His legs start to feel uncomfortable. Bao shifts his legs around to little avail. He tries to close his eyes again to sleep off the discomfort. This time, he is imagining what he might say in the letter.
“My greatest worry, is that you are so hard on yourself, that despite earning praise from others, you can’t accept your own accomplishments.” Bao realizes he is in the same boat. He isn’t any different in reality.
“Bao, I just wanted to let you know, thank you for everything,” he hears his best friend say.
“Oh gosh, now you’re embarrassing me,” Bao hears his own voice say.
“Why is that?” Bao’s friend responds.
“Because you say it so often.” Because he says it so often that Bao actually believes it. Bao starts to think that maybe what matters is not the results achieved by one’s own hands, but rather the downstream effect. Bao didn’t make the scholarships grow to twice the size; that was the work of his best friend. But, his friend insisted that without Bao, he would never have found a role to play in community work. So really, Bao should be proud of the downstream effect.
Bao imagines writing this into the letter to be addressed to her. The downstream effect. “I really hope you find joy in the things that you helped enable because of your efforts. It’s hard seeing that sometimes, but that’s why I write stories about our Vietnamese community, to make those difficult connections come to light.”
Bao opens his eyes after feeling hair on his right hand. The daughter is sleeping but is leaning over, nearly touching the arm rest. She lifts herself back upright, with eyes still closed, but after a minute, begins leaning over to her left again. Then she lifts herself upright, and the process continues for another few more times. Bao, somewhat amused and concerned, pulls Blueprint out of his backpack. Right after the daughter lifts herself upright again, Bao puts Blueprint onto the arm rest and waits for her head to touch down onto soft blue fur. This time she stops lifting herself back up. Bao closes his eyes trying to find more time to sleep.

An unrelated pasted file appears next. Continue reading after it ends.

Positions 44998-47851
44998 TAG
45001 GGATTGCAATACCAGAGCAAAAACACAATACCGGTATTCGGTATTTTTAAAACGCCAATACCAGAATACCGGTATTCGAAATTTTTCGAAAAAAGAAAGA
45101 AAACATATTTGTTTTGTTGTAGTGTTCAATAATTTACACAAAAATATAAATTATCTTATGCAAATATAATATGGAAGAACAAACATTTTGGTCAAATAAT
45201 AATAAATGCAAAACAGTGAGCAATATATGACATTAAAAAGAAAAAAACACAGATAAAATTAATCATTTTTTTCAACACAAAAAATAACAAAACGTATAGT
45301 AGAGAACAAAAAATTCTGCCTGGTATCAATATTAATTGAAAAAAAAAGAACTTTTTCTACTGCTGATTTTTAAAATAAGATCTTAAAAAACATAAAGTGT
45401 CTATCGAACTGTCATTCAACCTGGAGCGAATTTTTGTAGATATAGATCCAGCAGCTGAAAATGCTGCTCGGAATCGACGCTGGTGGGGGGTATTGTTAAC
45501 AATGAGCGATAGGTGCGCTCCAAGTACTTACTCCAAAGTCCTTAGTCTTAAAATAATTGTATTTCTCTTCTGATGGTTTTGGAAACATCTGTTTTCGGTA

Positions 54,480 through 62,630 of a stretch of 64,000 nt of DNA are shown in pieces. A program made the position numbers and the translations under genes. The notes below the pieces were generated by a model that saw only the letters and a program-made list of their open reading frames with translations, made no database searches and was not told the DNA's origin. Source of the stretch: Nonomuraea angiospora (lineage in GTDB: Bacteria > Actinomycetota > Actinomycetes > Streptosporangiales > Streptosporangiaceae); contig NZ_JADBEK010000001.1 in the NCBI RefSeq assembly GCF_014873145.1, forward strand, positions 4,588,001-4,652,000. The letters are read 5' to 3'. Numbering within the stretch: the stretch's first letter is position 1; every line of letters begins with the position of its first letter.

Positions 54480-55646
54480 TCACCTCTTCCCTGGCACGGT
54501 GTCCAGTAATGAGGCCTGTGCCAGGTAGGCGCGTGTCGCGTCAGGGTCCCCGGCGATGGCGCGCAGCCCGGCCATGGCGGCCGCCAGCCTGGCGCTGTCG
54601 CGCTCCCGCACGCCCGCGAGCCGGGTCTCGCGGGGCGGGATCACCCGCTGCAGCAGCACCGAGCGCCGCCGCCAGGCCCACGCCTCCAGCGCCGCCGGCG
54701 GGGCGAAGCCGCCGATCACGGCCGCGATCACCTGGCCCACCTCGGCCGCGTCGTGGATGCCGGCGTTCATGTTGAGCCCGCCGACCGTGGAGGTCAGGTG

“There are times when I wish I could do more. But if I paralyze myself with those kinds of regrets, I would burn out and then become no good to anyone.”
Bao remembers being on the bus with her on the way back from the club. Aside from one young man sobering up, it was just Bao and her, seated side by side.
“I’ll send you this chapbook, I think you’ll like it,” he said to her, “And just to give you a sense of the tone of the entire booklet, let me share with you what the author wrote in the dedication page.”
Bao paraphrases the conversation between the author and her father.
“Bố, you look handsome.”
“No one has ever said that about me.”
“Well I should, because I look just like you.”
Bao tells her, “When you do read it, do send the author some words of encouragement. Sometimes I think she doesn’t put enough credit into her own work.”